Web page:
Accountants need to show they really are business advisers

I’ve just been reading in Accountancy Age about how a senior official at HSBC considers that Accountants are better at advising distressed businesses than are banks.

Piyali Williams, head of professional proposition at HSBC is reported to have also said that:

“Accountants are in a better position than banks… We’ve always viewed them [accountants] and our customers have always viewed them as a more trusted source of…independent advice.”

That shouldn’t surprise anyone of course.  It’s as much a reflection on how business people view their bank manager – even assuming they know who it is.

My first question for readers of this blog however is what are you doing to build on this presumption?

Here’s a few more:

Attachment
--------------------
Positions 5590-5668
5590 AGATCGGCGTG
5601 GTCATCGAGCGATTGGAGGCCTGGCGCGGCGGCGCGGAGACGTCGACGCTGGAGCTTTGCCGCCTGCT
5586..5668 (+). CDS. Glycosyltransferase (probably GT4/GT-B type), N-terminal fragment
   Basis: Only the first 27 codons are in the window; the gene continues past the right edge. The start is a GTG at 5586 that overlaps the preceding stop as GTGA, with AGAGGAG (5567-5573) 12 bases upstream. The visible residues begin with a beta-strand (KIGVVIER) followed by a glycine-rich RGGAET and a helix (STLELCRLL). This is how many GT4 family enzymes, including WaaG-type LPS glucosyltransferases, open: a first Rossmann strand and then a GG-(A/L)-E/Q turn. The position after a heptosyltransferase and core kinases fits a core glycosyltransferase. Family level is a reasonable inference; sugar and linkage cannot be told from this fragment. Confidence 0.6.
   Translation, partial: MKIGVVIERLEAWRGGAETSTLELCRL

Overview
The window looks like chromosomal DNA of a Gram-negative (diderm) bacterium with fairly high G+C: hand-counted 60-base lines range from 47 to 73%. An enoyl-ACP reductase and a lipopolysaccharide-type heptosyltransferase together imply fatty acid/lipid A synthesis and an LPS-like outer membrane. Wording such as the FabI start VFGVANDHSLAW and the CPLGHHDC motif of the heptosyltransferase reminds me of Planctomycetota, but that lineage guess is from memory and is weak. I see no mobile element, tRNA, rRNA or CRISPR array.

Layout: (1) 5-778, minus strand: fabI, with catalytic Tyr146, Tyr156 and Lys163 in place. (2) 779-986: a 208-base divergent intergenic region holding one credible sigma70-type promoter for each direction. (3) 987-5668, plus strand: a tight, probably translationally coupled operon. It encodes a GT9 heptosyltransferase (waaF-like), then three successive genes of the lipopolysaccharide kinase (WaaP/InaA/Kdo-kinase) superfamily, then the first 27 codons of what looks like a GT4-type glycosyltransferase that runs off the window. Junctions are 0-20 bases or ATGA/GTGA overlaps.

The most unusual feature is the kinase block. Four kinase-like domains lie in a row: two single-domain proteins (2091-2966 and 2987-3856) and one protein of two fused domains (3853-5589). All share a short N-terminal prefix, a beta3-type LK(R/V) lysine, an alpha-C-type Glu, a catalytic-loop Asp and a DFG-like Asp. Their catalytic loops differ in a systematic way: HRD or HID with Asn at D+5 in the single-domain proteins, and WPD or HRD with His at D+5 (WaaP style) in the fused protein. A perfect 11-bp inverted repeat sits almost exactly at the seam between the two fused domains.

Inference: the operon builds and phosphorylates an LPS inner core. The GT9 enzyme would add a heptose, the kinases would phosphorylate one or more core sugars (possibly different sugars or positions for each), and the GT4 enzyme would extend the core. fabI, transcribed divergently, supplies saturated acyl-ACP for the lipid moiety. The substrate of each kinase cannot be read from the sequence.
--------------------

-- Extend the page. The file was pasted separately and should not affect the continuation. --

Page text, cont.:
• Are you continuing to run your practice as you did before the credit crash?
  • Have you sat back and considered what the impact could be on your business?
  • On your clients’ businesses?
  • What additional demands will they make?
  • What additional services will they expect?
  • Will you provide these within your standard annual fee?
  • What will clients pay extra for?
  • Can you get in first and make clear that additional services are available for an additional fee?
  • Can you highlight the benefits of them engaging you to provide those additional services – and sooner rather than later?
  • Are you really a business adviser or ‘just’ an accountant who records, reports and focuses on what’s already happened?

As the economy moves into recession I believe we will see a sharp contrast in the way that accountants evidence their skills.  Will everyone whose business cards describe the firm as Chartered Accountants and Business Advisers be able to evidence the truth in that description?

By |2018-07-12T07:57:11+00:00October 30th, 2008|Accountants, Key Business skills, No longer current|

About the Author:

Mark Lee FCA is an accountancy focused futurist, influencer, speaker, mentor, author and debunker.

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